Part II: In search of the extraordinary spatial experience – the late modern tourist self on expedition in the material space of Tskaltubo
From 2004 to 2012 Georgia saw large amounts of foreign capital entering the country, and with it increasing numbers of visitors from abroad to Tskaltubo, first of all, backpacker tourists who have shared photographs and reports on their experiences on websites and blogs. These travellers produced the nostalgic narrative of a defunct bygone era, with the extraordinary possibility of meeting local people living in the wake of traumatic experiences and the loss of their worldly goods. Without wishing to doubt the genuineness of this interest in others’ difficult experiences and lives, it would not be inappropriate to refer to such tourism as ‘dark tourism’ or ‘poorism’. Soviet nostalgia is another factor behind the renewed spa tourist trade.
Overview and some background
As a result of the war in Abkhazia about 10,000 of the approximately 250,000 Georgians who flew the conflict were accommodated in the sanatoria of Tskaltubo. As they had been living in Abkhazia for several generations, they lost all their property with the expulsion from their homes (cf. Zhvania 2010 for an overview on the privatisation of residential property in Georgia). This left them at an acute disadvantage when it came to rebuilding their lives; many remain living in the sanatoria to this day (cf. Mestvirishvili 2012 on structures of social exclusion in Georgia). The article series gives an overview on today’s Tskaltubo’s urban space as a space of conflict around the interpretation of its material space between the resident displaced persons, tourist industry stakeholders, NGOs active in the town, and various groups of tourists.
Communist heritage tourism in central-eastern Europe is part of a stale process of decades-long transition from centrally-planned to market-oriented societies. […] For most post-communist countries in central-eastern Europe, communist heritage is rendered as ‘controversial’ and politically sensitive (Iankova & Mileva, 2014; Ivanova, 2017). This is because it incorporates distorted representations of geo-politically sensitive images, local and regional identities related to communism (Rátz et al., 2008).Ivanova & Buda 2020, p. 1 ff.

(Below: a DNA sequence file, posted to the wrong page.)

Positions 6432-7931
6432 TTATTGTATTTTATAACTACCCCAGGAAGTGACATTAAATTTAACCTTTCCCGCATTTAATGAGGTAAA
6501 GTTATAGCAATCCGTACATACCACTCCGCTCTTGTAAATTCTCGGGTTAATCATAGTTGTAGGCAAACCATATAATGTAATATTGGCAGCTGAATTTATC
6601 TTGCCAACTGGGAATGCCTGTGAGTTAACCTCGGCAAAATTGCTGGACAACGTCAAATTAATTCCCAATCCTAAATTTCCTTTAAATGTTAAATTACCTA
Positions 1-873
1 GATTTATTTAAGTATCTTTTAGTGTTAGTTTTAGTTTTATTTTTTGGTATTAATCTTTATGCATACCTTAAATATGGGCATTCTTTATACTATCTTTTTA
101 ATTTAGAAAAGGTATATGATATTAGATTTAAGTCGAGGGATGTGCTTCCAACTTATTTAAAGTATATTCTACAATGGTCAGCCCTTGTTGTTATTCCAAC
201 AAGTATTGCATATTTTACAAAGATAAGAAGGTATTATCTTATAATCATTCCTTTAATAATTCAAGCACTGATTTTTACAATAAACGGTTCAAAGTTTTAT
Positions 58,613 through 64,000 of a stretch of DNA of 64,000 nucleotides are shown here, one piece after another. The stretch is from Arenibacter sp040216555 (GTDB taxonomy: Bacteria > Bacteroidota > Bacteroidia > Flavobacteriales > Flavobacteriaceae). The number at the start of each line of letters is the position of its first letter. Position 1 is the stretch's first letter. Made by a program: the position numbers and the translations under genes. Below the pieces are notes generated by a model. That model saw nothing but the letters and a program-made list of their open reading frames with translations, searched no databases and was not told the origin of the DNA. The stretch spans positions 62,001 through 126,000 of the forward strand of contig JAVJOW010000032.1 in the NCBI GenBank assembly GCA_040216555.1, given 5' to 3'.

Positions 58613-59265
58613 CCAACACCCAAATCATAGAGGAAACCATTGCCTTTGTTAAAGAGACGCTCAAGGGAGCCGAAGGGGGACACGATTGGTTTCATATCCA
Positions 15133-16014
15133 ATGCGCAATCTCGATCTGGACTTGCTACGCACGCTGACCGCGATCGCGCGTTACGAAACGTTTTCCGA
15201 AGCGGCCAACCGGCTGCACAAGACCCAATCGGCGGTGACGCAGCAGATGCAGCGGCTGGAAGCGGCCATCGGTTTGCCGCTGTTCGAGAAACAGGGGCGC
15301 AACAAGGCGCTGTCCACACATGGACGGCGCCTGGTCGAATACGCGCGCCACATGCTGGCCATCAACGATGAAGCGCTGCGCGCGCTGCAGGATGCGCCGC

On the other side, the four-star Tskaltubo SPA Resort hotel illustrates how this form of tourism insulates itself from the de facto reality of Tskaltubo as a refugee camp by employing security staff and charging high prices for the use of its facilities.
If you explore websites and blogs that deal with Tskaltubo’s photographic and textual production as an extraordinary space and temporality, you will encounter some specifics of digital culture in general (cf. Horst et al 2016). Websites and blogs are sites of the fusion, at the hands of the digital ‘culture machine’, of all possible formats, such as text, images, sound sequences and games (cf. Reckwitz 2017, 235-238).
Traces of the transformation of the space in the Gelati Sanatorium: the former common rooms such as the theatre, cinema and dining rooms were dismantled by the people in search of exploitable resources.
Travel reports by private individuals are the principal beneficiaries of the relative ease of publication which the internet offers. Speaking with Reckwitz, we might term the subject of late modernity, in interaction with digital technologies, as a ‘profile subject’ (Reckwitz 2017, 245), constantly engaged in cultivating its visibility, i.e. raising its profile, in the web. Three representative excerpts below shall in the following illustrate this focality of authenticity:
Is it worth to visit Tskaltubo? If you like grand Soviet architecture with all its details and are a fan of abandoned spaces and urban exploration, if you visited Chernobyl and loved it then Tskaltubo is for you and you’ll enjoy the place as much as I did. I felt like I’m in a candy store, every corner of the town was exciting for me. (Linda* 2019, *name changed)
In Tskaltubo the digital subject has the opportunity to demonstrate its self-formation/self-education in surroundings which themselves carry the cachet of uniqueness and authenticity (cf. Reckwitz 2017, 249). The author of a different blog narrates the encounter with Tsqaltubo thus: